stories of perilous journeys, cunning enemies, and everlasting love.

Walsh jumped into the movie business in its infancy just after the
turn of the 20th century. He first became an actor and toured the
country before beginning work with the Pathe Bros., in Fort Lee, New
Jersey. As he had a knack for riding horses, he was quickly snapped
up by D. W. Griffith at Biography Studios. Walsh began as an actor
for Griffith, but soon learned filmmaking techniques from the master
when the Griffith players moved to Los Angeles. In 1915,
Griffith tapped Walsh to portray John Wilkes Booth in Griffith’s
masterpiece, “The Birth of a Nation.” Griffith also chose Walsh to
drive down to Juarez, Mexico to film the Mexican revolutionary Pancho Villa.

Then William Fox lured Walsh to his new studio and Walsh moved back
to New York to work at Fox Pictures, soon ending up back in
California when Fox opened a studio on the West Coast. In 1915 Walsh
directed the first feature-length gangster film, “Regeneration,” and
now stood solidly as one of Fox’s leading directors, working with
such stars as Theda Bara, Victor McLaglen, and soon, Gloria Swanson
and Mae West.

Walsh was about to film the first outdoor talking picture, “In Old
Arizona,” in 1928, when he had a freak accident while on location and
lost his right eye. When he began wearing his famous eye patch, he
earned the suitably dashing moniker “the one-eyed bandit.”

After directing the huge 70mm production “The Big Trail,” in 1930, during
which he discovered John Wayne and put him in the picture, Walsh
continued to be one of Hollywood’s most popular directors.

In 1939 he joined Warner Bros. in Los Angeles and began what many
call his golden period, directing some of the biggest names in
Hollywood, including James Cagney, Humphrey Bogart, Ida Lupino,
Edward G. Robinson and Bette Davis. Walsh stayed at Warners for 30
years, directing such iconic films as “The Roaring Twenties,” “They
Drive by Night” and “High Sierra.” When be met and began directing
the dashing Errol Flynn, one of Warners’ biggest stars, the two men
forged a professional and personal friendship that gave both of them
some of their biggest hits, including “Objective Burma,” “They Died
With Their Boots On” and “Gentleman Jim.” Flynn gave what many
consider to be his finest performances under Walsh’s direction.

Walsh culminated his years at Warners with what is considered one of
the greatest gangster films of all time, “White Heat,” starring
long-time friend Jimmy Cagney.

Walsh also had a deep love of horses, breeding them, raising them on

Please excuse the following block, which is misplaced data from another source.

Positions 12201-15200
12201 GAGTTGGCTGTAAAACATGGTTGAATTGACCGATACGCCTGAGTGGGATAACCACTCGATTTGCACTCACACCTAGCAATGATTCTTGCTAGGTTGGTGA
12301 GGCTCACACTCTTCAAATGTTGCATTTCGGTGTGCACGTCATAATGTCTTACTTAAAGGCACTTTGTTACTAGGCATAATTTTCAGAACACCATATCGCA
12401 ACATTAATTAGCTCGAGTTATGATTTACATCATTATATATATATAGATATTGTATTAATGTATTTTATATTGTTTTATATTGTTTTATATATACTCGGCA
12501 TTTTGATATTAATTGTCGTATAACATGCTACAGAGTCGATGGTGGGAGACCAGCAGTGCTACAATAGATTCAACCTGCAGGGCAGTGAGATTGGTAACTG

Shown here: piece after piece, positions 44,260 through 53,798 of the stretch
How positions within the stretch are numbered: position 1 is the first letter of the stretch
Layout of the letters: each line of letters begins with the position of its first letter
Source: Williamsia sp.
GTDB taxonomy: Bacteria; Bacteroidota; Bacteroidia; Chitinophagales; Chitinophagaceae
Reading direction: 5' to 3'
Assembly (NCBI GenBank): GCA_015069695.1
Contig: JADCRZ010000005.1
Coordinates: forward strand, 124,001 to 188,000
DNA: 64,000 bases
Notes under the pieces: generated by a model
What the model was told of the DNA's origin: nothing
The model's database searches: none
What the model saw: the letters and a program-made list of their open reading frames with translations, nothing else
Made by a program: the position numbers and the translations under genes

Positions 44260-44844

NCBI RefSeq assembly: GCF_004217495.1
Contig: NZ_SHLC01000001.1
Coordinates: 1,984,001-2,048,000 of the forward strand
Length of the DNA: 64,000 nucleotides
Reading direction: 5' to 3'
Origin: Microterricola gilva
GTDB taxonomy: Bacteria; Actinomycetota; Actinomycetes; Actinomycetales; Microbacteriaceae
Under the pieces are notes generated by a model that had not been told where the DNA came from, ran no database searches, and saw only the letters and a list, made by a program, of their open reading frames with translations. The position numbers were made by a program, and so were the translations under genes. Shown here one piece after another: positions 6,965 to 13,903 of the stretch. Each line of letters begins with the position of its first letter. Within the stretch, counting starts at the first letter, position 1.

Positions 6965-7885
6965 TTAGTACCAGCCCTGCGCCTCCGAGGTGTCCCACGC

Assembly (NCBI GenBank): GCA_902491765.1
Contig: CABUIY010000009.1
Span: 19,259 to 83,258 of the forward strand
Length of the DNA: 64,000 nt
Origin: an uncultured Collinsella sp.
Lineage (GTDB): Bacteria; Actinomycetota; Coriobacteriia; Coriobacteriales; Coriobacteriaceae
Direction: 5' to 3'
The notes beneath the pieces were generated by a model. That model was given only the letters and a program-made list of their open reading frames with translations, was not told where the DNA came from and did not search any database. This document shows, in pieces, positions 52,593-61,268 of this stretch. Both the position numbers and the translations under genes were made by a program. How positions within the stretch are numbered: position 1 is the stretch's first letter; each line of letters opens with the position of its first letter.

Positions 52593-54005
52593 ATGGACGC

his various ranches in the San Fernando Valley area of Los Angeles,
and entering them in numerous races over the years.

As Hollywood’s golden period was coming to an end and the studio
system was breaking apart, Walsh left Warners and became a freelance
director during the 1950s and 1960s. He worked at such studios as
MGM, Universal, Paramount and Twentieth Century-Fox. During these
years he continued to turn out films that became huge hits with
moviegoers, including “Battle Cry,” “The Naked and the Dead,” “Along
the Great Divide,” “The Tall Men” and “The Revolt of Mamie
Stover.” He continued to be in demand as a director and worked with
some of Hollywood’s most famous actors and actresses, including Clark
Gable, Kirk Douglas, Robert Mitchum, Gregory Peck, Gary Cooper, Jane
Russell and Virginia Mayo.

Walsh’s films still brought in big boxoffice figures. He continued
directing action adventure stories, Westerns, romantic comedies, sea
adventures and romances. Even as Hollywood was being challenged by
the television industry, Walsh remained a popular and sought after director.

In 1964, when Walsh retired to his ranch in Simi Valley, California
and continued to raise his beloved horses, he remained a sought after
Hollywood figure. His work was the subject of innumerable
retrospectives both in the United States and in Europe. Accepting
many invitations to appear before new audiences, he became revered in
France and in Japan. When he published his autobiography in 1974 it
became a best read in tinseltown.

Director Biographies

Marilyn Ann Moss grew up in Los Angeles and is a former film and television critic for The Hollywood Reporter and Boxoffice Magazine. She is also the author of two well-received director biographies, “Raoul Walsh: The True Adventures of Hollywood’s Legendary Director” (2011), and, previously, “Giant: George Stevens, A Life on Film” (2004). She is a film historian and educator who has co-curated a retrospective of Raoul Walsh’s films at The American Cinematheque in Hollywood in 2011, and who also has spoken at film retrospectives at UCLA, Turner Classic Movies Film Festival and at The Academy of Motion Picture Arts and Sciences. “The True Adventures of Raoul Walsh” is her directorial debut.